Multicultural concerns cover a broad range of issues such as race, religion, ethnicity, culture, sexual orientation, and/or disability. Culture is defined as “the beliefs, arts, customs, institutions, and all other products of human thought and work created and employed by a people or group at a particular time.” People from new and different cultural groups may be negatively stereotyped and heavily discriminated against because of their differences from a main culture. Throughout history, multicultural concerns have been prevalent in regard to the cultures of Native Americans, African Americans, Italians, Irish, Jews and other cultural groups. With the gathering of various cultures which is frequent in school, work, and social situations, there will inevitably be cultural differences. Refraining from negative stereotyping and discrimination may be difficult but necessary in an ever-changing society.
Culture plays an extremely relevant role in psychotherapy. The likelihood of a person seeking help, available treatments used by mental health professionals, and the outcome of treatment are greatly affected by cultural considerations.
Depression or other mental health conditions that one culture may view as a reason for therapy may be seen as a matter to be handled by family or religion in another culture. A recent immigrant to the United States might be experiencing depression, but could also be facing the very different cultural landscape of her new home. A therapist with an understanding of multicultural issues can detect whether the problem is one of depression or adjustment. He or she can also make suggestions about how to acclimate to a new culture and anticipate potential problems. For example, a person who lived in an extremely small tribal society where she knew everyone she saw every day might struggle with the crowds and anonymity that are so often a part of life in the U.S.
In a psychotherapeutic relationship, both the therapist's and client's cultures play a role in that dynamic. It is important for the therapist or mental health professional to be aware of client's possible cultural differences. Most therapists receive training or education on multicultural counseling.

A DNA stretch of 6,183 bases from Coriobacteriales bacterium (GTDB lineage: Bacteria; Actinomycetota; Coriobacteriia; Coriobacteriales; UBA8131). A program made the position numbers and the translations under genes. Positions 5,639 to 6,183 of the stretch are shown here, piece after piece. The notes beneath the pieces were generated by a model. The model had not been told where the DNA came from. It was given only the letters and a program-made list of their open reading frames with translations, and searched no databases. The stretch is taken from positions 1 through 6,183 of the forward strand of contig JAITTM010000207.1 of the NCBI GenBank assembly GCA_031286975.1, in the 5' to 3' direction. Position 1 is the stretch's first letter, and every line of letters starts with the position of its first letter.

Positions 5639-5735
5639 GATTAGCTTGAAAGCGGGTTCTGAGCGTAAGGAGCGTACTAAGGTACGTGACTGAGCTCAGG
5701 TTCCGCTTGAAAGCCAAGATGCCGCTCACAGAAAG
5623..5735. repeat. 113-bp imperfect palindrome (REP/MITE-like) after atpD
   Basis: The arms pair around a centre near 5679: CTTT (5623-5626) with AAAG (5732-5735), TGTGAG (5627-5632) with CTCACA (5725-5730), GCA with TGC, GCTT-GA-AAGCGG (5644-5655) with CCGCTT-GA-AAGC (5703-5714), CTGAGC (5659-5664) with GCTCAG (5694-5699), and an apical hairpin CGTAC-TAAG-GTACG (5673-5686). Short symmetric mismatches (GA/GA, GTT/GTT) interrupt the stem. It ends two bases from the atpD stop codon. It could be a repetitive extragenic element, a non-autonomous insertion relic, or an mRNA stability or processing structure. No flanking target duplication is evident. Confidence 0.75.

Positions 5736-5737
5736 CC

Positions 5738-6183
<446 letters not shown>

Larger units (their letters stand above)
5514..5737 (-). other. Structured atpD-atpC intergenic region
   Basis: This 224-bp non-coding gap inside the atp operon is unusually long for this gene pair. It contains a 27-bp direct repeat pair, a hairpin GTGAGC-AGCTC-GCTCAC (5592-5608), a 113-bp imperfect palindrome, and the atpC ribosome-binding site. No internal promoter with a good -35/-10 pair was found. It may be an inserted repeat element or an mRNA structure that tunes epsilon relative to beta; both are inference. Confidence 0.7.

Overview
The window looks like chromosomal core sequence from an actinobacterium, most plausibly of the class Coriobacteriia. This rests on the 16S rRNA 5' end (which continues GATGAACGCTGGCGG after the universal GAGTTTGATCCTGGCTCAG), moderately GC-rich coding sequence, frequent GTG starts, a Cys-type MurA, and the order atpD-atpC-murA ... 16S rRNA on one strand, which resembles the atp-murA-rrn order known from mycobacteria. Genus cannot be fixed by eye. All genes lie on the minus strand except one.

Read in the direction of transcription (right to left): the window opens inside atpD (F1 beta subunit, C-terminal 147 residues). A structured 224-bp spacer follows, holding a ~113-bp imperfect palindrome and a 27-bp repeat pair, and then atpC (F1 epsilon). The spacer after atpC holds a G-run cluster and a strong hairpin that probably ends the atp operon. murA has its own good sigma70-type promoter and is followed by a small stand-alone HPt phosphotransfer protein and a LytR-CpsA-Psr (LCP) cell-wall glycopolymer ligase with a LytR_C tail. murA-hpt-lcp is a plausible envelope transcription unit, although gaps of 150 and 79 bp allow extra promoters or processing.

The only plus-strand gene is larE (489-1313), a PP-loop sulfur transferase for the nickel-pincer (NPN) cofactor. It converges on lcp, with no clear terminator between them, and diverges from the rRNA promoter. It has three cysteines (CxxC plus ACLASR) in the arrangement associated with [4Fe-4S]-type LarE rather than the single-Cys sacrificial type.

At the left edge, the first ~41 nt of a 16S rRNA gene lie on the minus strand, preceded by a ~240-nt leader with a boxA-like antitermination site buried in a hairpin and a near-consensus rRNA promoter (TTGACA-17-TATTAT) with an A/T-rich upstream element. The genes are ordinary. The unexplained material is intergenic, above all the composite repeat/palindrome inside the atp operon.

Multicultural concerns may affect how a person is medically treated or if they receive medical treatment at all. Cultural views of health and health problems may differ and create an interesting dynamic in medical treatment. Misunderstandings of and/or ignorance toward cultural differences may lead to physical violence which may require medical attention.
Multicultural concerns are increasingly part of the therapeutic education landscape. Some therapists get training in multicultural issues in school, and many organizations offer multicultural training in the form of continuing education classes. These training sessions can help therapists become more sensitive to the needs of different populations and provide more effective treatment. Some common issues therapists will learn about in training and must master to competently aid multicultural people in therapy can include:
- Different approaches to therapy within different cultures, and the way in which culture can magnify the stigma of mental illness.
- Cultural beliefs about mental illness, including spiritual beliefs. Using a person's spiritual beliefs as a tool for healing can be helpful.
- Sensitivity to racism and ethnocentrism.
- Cultural values and the ways in which culture shapes family relationships, ethics, core beliefs, and communication styles.
- Culturally sensitive communication, including the avoidance of potentially triggering terms and figures of speech.
- Variations in communication styles; some cultures prefer close contact while others need more space during a therapy session. Some cultures encourage people to be open and animated while others encourage people to keep their problems to themselves.
- Reddy, S. (n.d.). Culturally sensitive therapy. Spirit Therapy. Retrieved from http://facewebsites.com/spiritherapy/cms-view-page.php?page=Culturally-Sensitive-Therapy
- Suyemoto, K. (2007). Training therapists to be culturally sensitive with Asian American women clients. Women & Therapy, 30(3/4), 209-227. doi: 10.1300/J015v30n04_15